Judge sides with Legislature, rules that forward funding of education is constitutional

‘Students, parents, teachers and school administrators deserve certainty in funding’


ANCHORAGE – The Alaska Superior Court issued an order Thursday evening that ruled against the governor’s attempt to reject the Legislature’s forward funding of K-12 education.


The court ruled that legislative action to remove uncertainty for schools by passing a two-year school budget is constitutional: “The Alaska Constitution vests the governor with the responsibility ‘for the faithful execution of the laws,’” Judge Daniel Schally wrote. The governor and his administration “therefore have a constitutional obligation to execute the (Legislature’s forward-funding) appropriations.”


While this is a victory for schools that historically have been plagued by budget uncertainty, a problem that contributes to statewide struggles to recruit and retain teachers, the Dunleavy Administration is expected to appeal the case to the Supreme Court.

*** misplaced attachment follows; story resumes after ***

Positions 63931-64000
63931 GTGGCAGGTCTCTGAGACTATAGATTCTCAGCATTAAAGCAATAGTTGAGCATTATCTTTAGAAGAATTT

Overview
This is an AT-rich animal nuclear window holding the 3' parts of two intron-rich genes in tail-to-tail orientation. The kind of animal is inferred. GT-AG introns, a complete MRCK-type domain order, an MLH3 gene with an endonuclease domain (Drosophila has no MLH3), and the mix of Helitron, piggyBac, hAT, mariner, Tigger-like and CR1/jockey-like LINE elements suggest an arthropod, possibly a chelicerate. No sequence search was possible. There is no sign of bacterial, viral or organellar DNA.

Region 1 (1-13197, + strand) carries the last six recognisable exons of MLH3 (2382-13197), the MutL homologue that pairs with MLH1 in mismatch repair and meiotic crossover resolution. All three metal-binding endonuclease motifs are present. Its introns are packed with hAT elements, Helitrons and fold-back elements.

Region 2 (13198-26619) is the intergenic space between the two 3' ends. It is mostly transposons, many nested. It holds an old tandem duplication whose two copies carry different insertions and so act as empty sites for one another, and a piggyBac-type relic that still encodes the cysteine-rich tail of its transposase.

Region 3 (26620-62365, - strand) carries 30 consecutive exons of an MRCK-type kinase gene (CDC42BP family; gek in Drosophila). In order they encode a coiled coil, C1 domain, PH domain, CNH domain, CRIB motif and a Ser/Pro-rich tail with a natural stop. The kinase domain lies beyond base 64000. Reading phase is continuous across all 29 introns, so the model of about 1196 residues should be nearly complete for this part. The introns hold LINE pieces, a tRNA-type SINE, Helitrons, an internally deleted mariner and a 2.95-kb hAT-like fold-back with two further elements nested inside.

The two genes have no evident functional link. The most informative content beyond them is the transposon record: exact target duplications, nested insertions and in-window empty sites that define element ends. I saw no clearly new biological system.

“We forward funded K-12 education last year because students, parents, teachers, and administrators deserve to have the resources they need to be successful every year, and so that schools have the ability to develop budgets for the coming year in a timely fashion,” House Speaker Bryce Edgmon (I-Dillingham) said.


Rep. Harriet Drummond (D-Anchorage), who co-chairs the House Education Committee, added, “The Legislature has a long history of forward-funding education because providing stable funding to enable student success is obviously the right thing to do. It’s unfortunate this issue had to be decided by the courts, and disappointing that the attorney general is wasting public resources by appealing this case to the Supreme Court, but I’m pleased by yesterday’s decision.”


“The Dunleavy Administration created multiple constitutional crises this year by attempting to erode the separation of powers that is the cornerstone of democracy. We must always fight to protect strong executive, legislative, and judicial branches, and that is why the Legislature is defending its right to establish state priorities through the budget,” said Rep. Andy Josephson (D-Anchorage). “The Superior Court ruling is encouraging, and our attorneys are prepared to make this important case to the Supreme Court.”

ATTACHMENT: Superior Court Judge Daniel Schally in Alaska Legislative Council v. Office of the Governor



Austin Baird
Communications Director, Alaska House Majority
(907) 465-6791

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